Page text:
8. Civil aviation grew up on non-precision approaches but I believe most pilots fail to practise the circle-to-land maneuver that accompanies nearly every one of those approaches. The mental shift required to transition from inside the cockpit flying instruments to outside the cockpit flying visual references is challenging. Add to that challenge the probability that clouds are possibly wispy and you have the prospect of a pilot flying too low for a normal contact traffic pattern. In those conditions, some people try pylon turns. But low-level acrobatics don’t always result in smooth landings when part of this kind of a mix. That’s my experience over 3000 flying hours on six continents.

  9. Gregory: I’m not a pilot, but a former Air Force weather officer. We weather guys get exposed to a lot of trivia. Airplanes use two mechanisms to fly: (1) Bernoulli effect from the asymmetric wing and (2) Angle of attack. Different airplanes use these two mechanisms in differing degrees due to the design constraints of each aircraft and whatever the pilot is attempting (e.g., inverted flight). For example, a T-38 trainer (and presumably the F-5 figher equivalent of the same craft) has an extremely tiny and absolutely symmetric wing. It’s mounted on an axle so that the pilot can angle it up or down at will. This airplane flies completely on brute force, with no appeal to Bernoulli!

  10. A great item on flying safety! It doesn’t motivate my IFR training, but it sure accentuates the factors of weather, flying physics, and critical transitions between visual and instruments. I would propose that going to bigger or better airports gets dangerously close to suggesting that wealthy people fly commercial airlines when the weather is bad! 😉

    The comments on aerodynamics are interesting. The lift controversy marches on, thanks to our education system. I always give credit to Kutta, and a nice sharp trailing edge on the wing. Bernoulli is a minor-league guy who got the press.

  11. A few brief comments from an aerospace engineer:
    1. The lift is produced by Bernoulli’s Law (total pressure (dynamic + static) remaining roughly constant), not Newton’s Third Law (action & reaction, how rockets work), which is a common misperception, and results from the differences in pressures between the upper (faster-flowing & so lesser static pressure) surface and the lower.
    2. The wing (airfoil) can be either symmetric or asymmetric (cambered). The flow changes based on angle of attack.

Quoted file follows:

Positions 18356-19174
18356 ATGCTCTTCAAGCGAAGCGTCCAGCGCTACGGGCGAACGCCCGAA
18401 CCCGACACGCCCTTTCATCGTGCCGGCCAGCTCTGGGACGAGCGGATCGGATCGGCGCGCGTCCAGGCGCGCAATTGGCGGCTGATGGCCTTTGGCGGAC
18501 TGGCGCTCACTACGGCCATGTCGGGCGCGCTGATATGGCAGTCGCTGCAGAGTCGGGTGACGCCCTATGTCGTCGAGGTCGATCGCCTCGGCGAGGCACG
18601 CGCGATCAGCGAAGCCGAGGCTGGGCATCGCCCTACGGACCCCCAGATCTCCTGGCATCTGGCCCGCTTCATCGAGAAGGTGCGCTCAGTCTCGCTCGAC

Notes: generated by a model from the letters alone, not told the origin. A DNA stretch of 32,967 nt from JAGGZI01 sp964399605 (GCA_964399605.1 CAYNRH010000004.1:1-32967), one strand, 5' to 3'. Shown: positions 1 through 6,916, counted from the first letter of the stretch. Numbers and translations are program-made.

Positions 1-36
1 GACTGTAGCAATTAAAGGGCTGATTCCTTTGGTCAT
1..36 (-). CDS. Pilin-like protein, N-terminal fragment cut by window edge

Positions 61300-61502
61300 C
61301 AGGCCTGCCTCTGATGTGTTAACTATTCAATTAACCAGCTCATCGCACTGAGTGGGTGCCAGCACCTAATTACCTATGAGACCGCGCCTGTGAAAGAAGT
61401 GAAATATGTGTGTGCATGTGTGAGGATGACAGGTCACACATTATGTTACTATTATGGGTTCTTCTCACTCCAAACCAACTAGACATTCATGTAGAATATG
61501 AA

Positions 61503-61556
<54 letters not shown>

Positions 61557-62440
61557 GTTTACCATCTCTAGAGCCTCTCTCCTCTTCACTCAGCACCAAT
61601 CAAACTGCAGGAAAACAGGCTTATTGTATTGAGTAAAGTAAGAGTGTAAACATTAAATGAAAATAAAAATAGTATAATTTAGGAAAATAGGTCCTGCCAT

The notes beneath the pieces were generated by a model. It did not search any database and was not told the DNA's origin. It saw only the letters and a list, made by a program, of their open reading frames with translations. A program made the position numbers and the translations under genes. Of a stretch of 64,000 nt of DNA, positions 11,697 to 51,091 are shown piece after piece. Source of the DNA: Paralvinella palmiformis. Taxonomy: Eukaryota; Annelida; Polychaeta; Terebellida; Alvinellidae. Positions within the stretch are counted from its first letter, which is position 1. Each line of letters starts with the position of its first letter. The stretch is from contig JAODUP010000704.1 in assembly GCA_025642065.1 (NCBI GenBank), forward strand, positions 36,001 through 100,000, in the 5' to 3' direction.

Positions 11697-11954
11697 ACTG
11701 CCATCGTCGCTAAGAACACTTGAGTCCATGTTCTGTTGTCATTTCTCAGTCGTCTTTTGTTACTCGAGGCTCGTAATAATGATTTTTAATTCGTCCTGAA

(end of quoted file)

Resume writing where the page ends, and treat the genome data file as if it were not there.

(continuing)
3. The lift required increases in a turn based on the reciprocal of the cosine of the bank angle (e.g. 2 g’s are pulled at 60 degrees bank).
    4. The FAA recently announced a program to (eventually) replace many non-precision approaches with “virtual” (so to speak) ILS approaches. Hopefully this will progress faster than many of the FAA’s other projects have.

  12. The article on the small airplanes, personally is upsetting. I am no pilot, and I happen to stumble upon this article. However, i knew the people on that plane as I am a family member…and what you wrote was rude. You didn’t know these “rich” people and how charitable they were. The “tycoon” you speak of was a silent donater and a silent hero. If you did your research you would find that he was honored in the base of the Intrepid Sea Air Space Museum by thousands. I hope that you realize he was taking his daughter to the same highschool he went to, and she was very excited to be going there. The daughter, who survived if you researched this crash, also has read this article and was very disturbed by your assumptians about her lifestyle. The plane happened to be a friend’s that was offered as a ride because it was convenient. That event was life altering for that girl, and I hope you are happy with your analysis of rich people and your stereo-type. Bob, the pilot also happened to be a great guy, so maybe you should reconsider what you type and keep it on a professional analysis!

  13. Gordon: Can you elaborate on what causes the air to go faster along the upper surface of the wing rather than the bottom? The explanation I usually hear that the air travelling along the top must move faster in order to meet the air travelling along the bottom doesn’t sound convincing. (why should the two arrive at the trailing edge of the wing at them same time?) If the story is too long, can you give a reference?

Comments are closed.